Let me speak from the heart. I was an Anglican for fifteen years: for most of that time I was an Anglican in England, first a theological student, then a priest. My visit this weekend to Church of the Atonement, San Antonio, made me feel nostalgic for those days, and for the great traditions of the Anglican Church.
When I go on to the Anglo-Catholic blogs like Anglican Wanderings and others I feel even more nostalgia for the Anglican Church and all its many treasures. Not only do I feel nostalgia for the fine buildings, the exquisite choral tradition, the hearty and glorious hymns and the quaint customs. I also feel nostalgia for the people. It is easy for me to poke fun at the typical Anglican liberal with his goofy views and gooey theology. However, I realize that there are many Anglicans spread now throughout Anglicanism and the various Anglican breakaway groups who only wish to remain faithful to ‘Mere Christianity’ and wish to preserve the historic Christian faith.
In visiting Church of the Atonement, I was saddened at how few Anglicans have taken advantage of the Vatican’s offer within the Pastoral Provision. The Catholic Church has said, “Have your own liturgy, have your own buildings, have married priests.” Only a handful of Anglican clergy and people (it seems) have even considered the possibility. What does this say about the Anglican’s goodwill and ecumenical intent?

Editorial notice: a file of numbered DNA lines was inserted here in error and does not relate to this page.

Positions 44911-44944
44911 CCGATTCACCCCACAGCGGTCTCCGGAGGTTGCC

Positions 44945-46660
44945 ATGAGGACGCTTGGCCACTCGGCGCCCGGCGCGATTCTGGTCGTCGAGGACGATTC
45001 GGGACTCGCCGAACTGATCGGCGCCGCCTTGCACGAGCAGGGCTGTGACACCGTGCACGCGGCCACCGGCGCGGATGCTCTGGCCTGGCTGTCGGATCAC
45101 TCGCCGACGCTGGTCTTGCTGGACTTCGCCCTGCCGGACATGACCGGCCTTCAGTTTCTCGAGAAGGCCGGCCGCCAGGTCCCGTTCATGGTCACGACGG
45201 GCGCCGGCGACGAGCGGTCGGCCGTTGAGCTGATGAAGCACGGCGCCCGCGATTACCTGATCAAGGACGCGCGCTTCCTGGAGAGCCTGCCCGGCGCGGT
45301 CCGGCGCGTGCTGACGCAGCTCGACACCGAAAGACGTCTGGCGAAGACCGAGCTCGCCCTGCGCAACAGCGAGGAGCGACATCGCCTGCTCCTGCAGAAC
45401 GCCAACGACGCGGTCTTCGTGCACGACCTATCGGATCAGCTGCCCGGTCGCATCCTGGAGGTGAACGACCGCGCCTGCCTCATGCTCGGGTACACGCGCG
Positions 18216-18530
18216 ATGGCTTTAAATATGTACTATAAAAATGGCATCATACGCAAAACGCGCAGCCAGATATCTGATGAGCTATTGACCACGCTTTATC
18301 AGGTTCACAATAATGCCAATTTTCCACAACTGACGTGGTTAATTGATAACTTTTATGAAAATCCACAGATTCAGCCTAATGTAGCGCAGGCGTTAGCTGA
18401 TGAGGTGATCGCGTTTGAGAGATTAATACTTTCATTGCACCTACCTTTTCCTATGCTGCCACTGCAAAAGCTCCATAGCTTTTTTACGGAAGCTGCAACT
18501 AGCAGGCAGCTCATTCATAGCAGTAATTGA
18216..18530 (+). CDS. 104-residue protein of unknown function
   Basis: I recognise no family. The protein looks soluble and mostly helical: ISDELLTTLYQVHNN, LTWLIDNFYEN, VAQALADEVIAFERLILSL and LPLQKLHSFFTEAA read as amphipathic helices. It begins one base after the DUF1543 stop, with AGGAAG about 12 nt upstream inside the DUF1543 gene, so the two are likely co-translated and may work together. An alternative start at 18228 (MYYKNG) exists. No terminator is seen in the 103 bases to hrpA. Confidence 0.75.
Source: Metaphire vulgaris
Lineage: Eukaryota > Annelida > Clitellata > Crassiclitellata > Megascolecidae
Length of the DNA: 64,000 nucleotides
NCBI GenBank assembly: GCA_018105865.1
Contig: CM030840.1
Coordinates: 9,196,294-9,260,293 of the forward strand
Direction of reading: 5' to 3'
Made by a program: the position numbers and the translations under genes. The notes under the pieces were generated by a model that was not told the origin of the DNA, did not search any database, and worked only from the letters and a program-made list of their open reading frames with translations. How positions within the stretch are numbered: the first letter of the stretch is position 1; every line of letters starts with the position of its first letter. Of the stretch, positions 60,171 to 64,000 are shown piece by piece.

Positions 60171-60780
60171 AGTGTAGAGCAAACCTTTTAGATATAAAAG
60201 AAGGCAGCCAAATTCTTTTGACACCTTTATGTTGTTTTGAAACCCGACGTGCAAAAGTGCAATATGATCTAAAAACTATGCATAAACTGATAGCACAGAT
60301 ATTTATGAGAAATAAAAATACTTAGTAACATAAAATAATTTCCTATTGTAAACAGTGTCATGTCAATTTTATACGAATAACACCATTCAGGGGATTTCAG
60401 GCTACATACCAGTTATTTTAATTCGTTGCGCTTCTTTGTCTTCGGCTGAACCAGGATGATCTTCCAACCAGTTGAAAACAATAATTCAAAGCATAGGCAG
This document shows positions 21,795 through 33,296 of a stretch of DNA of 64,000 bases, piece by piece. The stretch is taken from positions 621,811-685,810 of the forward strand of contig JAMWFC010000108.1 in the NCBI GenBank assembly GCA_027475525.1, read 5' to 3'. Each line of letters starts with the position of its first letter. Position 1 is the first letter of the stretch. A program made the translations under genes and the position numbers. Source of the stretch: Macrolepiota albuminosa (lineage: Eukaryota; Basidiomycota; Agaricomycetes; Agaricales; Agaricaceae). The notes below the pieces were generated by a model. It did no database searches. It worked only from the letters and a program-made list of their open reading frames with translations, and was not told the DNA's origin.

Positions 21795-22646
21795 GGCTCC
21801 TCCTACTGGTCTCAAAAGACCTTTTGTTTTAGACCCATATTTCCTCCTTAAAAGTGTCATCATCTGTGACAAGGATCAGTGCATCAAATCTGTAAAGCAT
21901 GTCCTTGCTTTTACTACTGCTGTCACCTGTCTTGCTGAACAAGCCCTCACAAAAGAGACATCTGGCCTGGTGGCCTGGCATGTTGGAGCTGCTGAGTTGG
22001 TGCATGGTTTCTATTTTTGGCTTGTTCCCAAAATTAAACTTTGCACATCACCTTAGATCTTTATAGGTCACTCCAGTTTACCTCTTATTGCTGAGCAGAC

I realize the Anglican Use is not allowed in England, but would many more Anglicans really have taken advantage of it if it were? I doubt it. I don’t know what has kept more Anglicans from responding positively here in the United States. Perhaps it is what would have to be sacrificed to make it go. Fr Phillips went with a wife and three young children across the country and was offered a mere $1,000.00 a month. On this he was to support his family, start a church and minister full time. He went to minister to just 18 people at first.
This is what would be required: to step out in faith and do something new. To step out and be prepared to risk all, to work hard, to be misunderstood and to trust God totally. That sort of heroic faith is hard to come by.
Nevertheless, whether they come and pioneer the Anglican Use as Fr Phillips has done, and as has been done in a handful of other places in the US, or whether they come, leaving all to join the Catholic Church with no conditions–as Fr Jeffrey Steel has done this weekend–these faithful men and their courageous wives and families must be welcomed with open arms, with generous hearts and with willing response of faith.
The convert clergy bring great gifts to the Catholic Church, but they also receive much. I can say from my own experience that even the smallest step of faith yields a rich harvest over time.
What is the greatest thing any non-Catholic can do to further Church unity? The answer is simple: become a Catholic. As they bring their gifts, their faith, their enthusiasm and their love for Christ and his Church they will bring others and the cascade of graces will continue to overflow–blessing them, their families, their church and the whole Church of Christ.
This cascade of blessings will also come with a whole raft of difficulties, sacrifices and agonies, but these also are only a part of the greater blessings which are in store. For those who faithfully take the step the blessings will be abundant and will come in more mysterious and moving ways than you can yet imagine.
My encouragement to Jeffrey and any others who may be paying attention is this: Launch out into the deep. The Savior is calling you to do some serious wave walking. Step out of the boat. He will not fail you, and as you step out, remember that it was Peter who did this before you and it is he that you choose to follow all the way home.